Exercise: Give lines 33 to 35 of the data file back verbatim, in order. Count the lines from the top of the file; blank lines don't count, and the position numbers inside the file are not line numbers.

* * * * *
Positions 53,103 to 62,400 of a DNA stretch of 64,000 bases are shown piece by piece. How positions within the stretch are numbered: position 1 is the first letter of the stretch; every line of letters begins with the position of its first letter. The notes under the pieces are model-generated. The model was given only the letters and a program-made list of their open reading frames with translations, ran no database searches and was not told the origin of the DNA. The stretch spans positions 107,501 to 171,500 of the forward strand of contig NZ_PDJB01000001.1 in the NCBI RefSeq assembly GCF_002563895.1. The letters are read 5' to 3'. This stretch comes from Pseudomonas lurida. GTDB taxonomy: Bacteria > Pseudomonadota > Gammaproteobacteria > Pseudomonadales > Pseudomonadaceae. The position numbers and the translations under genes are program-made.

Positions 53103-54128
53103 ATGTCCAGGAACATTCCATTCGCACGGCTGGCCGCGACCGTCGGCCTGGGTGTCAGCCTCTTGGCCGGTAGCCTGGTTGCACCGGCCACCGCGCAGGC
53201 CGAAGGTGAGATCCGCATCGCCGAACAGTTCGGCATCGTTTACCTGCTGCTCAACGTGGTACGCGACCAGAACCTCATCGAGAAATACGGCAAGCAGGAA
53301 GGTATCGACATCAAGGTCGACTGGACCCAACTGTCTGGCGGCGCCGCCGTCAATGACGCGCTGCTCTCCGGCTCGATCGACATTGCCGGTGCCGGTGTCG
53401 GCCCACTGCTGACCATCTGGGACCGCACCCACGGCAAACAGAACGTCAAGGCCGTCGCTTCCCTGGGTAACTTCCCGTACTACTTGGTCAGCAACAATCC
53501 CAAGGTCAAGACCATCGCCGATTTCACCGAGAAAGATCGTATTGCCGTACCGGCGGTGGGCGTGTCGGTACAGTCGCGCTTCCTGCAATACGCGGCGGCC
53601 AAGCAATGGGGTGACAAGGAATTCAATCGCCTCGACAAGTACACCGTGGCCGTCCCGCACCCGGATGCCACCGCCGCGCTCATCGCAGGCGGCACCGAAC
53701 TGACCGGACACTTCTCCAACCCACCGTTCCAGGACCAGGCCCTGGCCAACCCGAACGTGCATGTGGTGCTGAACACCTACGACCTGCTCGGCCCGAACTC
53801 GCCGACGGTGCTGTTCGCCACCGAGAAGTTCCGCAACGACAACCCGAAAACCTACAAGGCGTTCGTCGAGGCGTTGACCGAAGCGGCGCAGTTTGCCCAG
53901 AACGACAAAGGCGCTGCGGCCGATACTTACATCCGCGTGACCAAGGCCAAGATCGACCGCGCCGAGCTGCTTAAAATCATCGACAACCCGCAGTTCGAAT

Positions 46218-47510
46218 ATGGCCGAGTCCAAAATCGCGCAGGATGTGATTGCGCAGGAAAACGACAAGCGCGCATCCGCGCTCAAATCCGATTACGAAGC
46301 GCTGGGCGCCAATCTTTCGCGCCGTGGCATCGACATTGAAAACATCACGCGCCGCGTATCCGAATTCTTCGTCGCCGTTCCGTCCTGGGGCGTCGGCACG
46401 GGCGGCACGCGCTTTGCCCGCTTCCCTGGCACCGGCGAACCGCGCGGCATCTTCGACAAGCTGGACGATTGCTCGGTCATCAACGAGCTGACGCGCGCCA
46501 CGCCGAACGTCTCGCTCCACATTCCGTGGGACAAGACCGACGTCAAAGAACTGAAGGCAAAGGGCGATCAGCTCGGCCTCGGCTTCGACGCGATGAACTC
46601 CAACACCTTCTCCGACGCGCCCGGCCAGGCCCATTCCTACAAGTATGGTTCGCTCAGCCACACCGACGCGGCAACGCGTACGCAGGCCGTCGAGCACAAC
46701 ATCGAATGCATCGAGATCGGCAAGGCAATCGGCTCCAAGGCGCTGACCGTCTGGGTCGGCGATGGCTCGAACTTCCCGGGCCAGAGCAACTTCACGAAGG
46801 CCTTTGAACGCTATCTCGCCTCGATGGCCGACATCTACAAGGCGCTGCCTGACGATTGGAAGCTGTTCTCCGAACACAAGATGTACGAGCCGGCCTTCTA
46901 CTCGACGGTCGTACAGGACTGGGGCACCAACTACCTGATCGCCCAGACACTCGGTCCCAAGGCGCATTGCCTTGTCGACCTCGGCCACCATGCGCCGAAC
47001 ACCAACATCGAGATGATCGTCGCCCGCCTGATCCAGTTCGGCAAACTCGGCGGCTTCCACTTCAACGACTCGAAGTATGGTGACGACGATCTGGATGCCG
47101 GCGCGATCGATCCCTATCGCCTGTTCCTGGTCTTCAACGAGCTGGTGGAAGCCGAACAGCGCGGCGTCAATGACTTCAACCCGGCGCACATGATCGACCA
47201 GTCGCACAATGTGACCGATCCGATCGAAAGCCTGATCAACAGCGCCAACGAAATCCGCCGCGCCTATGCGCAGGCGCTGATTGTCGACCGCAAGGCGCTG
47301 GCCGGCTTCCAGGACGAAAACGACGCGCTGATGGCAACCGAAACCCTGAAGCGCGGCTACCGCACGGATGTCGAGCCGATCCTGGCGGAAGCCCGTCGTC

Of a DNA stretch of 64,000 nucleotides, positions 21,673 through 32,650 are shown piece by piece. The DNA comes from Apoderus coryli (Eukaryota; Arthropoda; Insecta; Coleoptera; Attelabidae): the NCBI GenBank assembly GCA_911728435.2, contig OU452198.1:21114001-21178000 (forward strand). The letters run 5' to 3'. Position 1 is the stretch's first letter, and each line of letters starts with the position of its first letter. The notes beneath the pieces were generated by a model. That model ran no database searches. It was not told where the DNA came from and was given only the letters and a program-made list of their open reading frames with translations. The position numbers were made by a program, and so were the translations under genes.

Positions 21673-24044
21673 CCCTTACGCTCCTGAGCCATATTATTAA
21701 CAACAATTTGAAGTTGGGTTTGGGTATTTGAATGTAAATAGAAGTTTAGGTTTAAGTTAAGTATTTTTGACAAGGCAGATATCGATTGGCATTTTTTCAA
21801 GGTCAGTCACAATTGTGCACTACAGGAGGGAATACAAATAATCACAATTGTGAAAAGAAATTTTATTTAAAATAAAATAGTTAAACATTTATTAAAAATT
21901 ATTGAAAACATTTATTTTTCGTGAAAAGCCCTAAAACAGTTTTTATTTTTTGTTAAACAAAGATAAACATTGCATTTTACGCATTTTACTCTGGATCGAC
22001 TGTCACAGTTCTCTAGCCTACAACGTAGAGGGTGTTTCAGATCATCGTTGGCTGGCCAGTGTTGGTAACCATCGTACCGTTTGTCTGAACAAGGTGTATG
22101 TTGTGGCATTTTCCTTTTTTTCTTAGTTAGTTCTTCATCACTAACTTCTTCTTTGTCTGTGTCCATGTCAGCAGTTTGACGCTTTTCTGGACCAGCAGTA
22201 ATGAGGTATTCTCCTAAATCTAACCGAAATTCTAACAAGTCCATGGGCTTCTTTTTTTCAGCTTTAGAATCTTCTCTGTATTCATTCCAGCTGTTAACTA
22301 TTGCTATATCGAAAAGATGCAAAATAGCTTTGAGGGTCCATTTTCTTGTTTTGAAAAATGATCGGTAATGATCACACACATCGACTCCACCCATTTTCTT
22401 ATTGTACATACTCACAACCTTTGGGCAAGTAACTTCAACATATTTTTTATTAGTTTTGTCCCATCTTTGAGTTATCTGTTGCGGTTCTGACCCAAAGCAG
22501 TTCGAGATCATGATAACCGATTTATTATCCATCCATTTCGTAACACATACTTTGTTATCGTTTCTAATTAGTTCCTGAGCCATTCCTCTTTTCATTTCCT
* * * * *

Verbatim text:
22201 ATGAGGTATTCTCCTAAATCTAACCGAAATTCTAACAAGTCCATGGGCTTCTTTTTTTCAGCTTTAGAATCTTCTCTGTATTCATTCCAGCTGTTAACTA
22301 TTGCTATATCGAAAAGATGCAAAATAGCTTTGAGGGTCCATTTTCTTGTTTTGAAAAATGATCGGTAATGATCACACACATCGACTCCACCCATTTTCTT
22401 ATTGTACATACTCACAACCTTTGGGCAAGTAACTTCAACATATTTTTTATTAGTTTTGTCCCATCTTTGAGTTATCTGTTGCGGTTCTGACCCAAAGCAG